Front Page Titles (by Subject) PRESIDENT WASHINGTON TO JAY. [PRIVATE.] - The Correspondence and Public Papers of John Jay, vol. 4 (1794-1826)
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PRESIDENT WASHINGTON TO JAY. [PRIVATE.] - John Jay, The Correspondence and Public Papers of John Jay, vol. 4 (1794-1826) 
The Correspondence and Public Papers of John Jay, ed. Henry P. Johnston, A.M. (New York: G.P. Putnam’s Sons, 1890-93). Vol. 4 (1794-1826).
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PRESIDENT WASHINGTON TO JAY.
Philadelphia, Novr. 1st, 1794.
My dear Sir,
On Tuesday last I returned from my tour to the westward. On Monday Congress, by adjournment, are to meet; and on the day following, Mr. Bayard, according to his present expectation is to leave this city for London.
Thus circumstanced (having so little time between my return, and the opening of the session, to examine papers, and to prepare my communications for the legislature) you will readily perceive that my present address to you must be hurried;—at the same time, my friendship and regard for you, would not let an opportunity, so good as the one afforded by Mr. Bayard, pass without some testimony of my remembrance of you; and an acknowledgement of the receipt of your private letters to me, dated the 23d of June, 21st of July and 5th and 11th of August.—These comprehend all the letters I have received from you since your arrival in England, to the present date.
That of the 5th of August, dawns more favorably upon the success of your mission, than any that had preceded it; and for the honor, dignity and interest of this country, for your own reputation and glory, and for the peculiar pleasure and satisfaction I should derive from it, as well on private, as on public considerations, no man more ardently wishes you complete success than I do. But as you have observed in some of your letters, that it is hardly possible in the early stages of a negotiation to foresee all the results—so much depending upon fortuitous circumstances and incidents which are not within our controul—so, to deserve success by employing the means with which we are possessed to the best advantage, and trusting the rest to the All wise Disposer, is all that an enlightened public, and the virtuous and well disposed part of the community can reasonably expect; nor in this, will they, I am sure, be disappointed. Against the malignancy of the discontented, the turbulent, and the vicious, no abilities, no exertions, nor the most unshaken integrity, are any safeguard.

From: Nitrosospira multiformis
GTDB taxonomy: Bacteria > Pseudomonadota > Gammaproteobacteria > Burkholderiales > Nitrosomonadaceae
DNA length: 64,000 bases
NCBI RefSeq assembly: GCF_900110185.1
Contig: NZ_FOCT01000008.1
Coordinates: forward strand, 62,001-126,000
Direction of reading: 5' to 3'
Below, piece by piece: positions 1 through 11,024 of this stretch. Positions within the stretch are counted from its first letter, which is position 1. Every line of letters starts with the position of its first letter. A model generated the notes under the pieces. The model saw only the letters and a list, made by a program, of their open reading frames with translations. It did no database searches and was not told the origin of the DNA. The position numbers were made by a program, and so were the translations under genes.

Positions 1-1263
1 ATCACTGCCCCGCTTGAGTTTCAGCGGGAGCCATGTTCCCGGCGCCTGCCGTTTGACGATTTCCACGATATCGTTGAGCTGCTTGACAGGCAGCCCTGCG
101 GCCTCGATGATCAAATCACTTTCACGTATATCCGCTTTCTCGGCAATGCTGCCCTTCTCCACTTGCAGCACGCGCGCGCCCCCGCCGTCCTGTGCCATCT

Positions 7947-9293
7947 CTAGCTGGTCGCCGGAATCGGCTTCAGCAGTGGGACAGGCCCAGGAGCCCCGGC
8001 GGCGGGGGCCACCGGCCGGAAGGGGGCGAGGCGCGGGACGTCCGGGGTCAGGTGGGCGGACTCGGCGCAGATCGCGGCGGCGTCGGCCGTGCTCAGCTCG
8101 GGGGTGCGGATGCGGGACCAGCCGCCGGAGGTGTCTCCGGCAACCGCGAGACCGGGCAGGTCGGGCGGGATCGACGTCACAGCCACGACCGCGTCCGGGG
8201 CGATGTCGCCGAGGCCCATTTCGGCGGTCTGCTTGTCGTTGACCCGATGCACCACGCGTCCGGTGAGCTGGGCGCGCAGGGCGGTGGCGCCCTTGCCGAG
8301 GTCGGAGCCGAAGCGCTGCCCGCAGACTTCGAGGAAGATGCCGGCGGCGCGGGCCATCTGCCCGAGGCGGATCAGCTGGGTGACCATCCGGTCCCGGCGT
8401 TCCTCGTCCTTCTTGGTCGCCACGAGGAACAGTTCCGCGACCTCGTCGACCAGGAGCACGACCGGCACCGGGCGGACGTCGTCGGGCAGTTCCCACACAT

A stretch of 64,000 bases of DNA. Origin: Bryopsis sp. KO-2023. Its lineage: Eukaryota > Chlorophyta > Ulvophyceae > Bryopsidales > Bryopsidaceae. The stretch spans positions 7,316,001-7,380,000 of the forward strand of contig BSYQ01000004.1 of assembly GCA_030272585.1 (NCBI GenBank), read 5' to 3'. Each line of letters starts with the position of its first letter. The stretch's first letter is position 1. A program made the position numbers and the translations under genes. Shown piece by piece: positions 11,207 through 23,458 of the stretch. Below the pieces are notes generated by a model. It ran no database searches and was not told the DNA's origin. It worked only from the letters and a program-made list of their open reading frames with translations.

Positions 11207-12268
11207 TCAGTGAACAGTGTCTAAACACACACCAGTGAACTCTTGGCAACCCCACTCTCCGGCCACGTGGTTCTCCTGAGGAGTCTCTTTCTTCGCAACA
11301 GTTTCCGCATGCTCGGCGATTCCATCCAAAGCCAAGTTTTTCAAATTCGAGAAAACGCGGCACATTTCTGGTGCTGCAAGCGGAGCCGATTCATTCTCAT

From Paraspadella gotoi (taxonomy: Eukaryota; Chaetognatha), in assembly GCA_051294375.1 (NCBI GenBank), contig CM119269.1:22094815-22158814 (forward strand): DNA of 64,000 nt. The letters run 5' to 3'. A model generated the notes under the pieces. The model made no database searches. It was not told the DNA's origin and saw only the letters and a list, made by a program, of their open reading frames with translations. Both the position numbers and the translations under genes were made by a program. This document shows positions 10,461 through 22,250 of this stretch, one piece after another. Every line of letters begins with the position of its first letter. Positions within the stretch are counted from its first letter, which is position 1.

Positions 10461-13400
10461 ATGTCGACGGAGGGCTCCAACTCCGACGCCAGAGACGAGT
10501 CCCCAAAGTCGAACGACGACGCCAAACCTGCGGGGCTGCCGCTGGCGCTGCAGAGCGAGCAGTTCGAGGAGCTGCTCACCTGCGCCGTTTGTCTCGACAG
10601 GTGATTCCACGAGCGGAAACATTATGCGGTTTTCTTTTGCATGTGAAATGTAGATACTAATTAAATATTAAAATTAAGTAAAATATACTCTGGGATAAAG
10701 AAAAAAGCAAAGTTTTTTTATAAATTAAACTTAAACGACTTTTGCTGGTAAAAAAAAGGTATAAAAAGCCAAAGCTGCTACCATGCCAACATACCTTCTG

As far as depends upon the Executive, measures preparatory for the worst, while it hopes for the best, will be pursued; and I shall endeavor to keep things in statu quo until your negotiation assumes a more decisive form, which I hope will soon be the case, as there are many hot-heads and impetuous spirits among us, who with difficulty can be kept within bounds. This, however, ought not to precipitate your conduct, for as it has been observed, there is a “tide in human affairs” which ought to be watched; and because I believe all who are acquainted with you will readily concede that considerations, both public and private, combine to urge you to bring your mission to a close with as much celerity as the nature of it will admit.
As you have been, and will continue to be, fully informed by the Secretary of State of all transactions of a public nature, which relate to, or may have an influence on, the points of your mission, it would be unnecessary for me to touch upon any of them in this letter, was it not for the presumption, that the insurrection in the western counties of this State has excited much speculation, and a variety of opinions abroad, and will be represented differently according to the wishes of some, and the prejudices of others, who may exhibit it as an evidence of what has been predicted “that we are unable to govern ourselves.” Under this view of the subject I am happy in giving it to you as the general opinion, that this event having happened at the time it did, was fortunate, although it will be attended with considerable expence.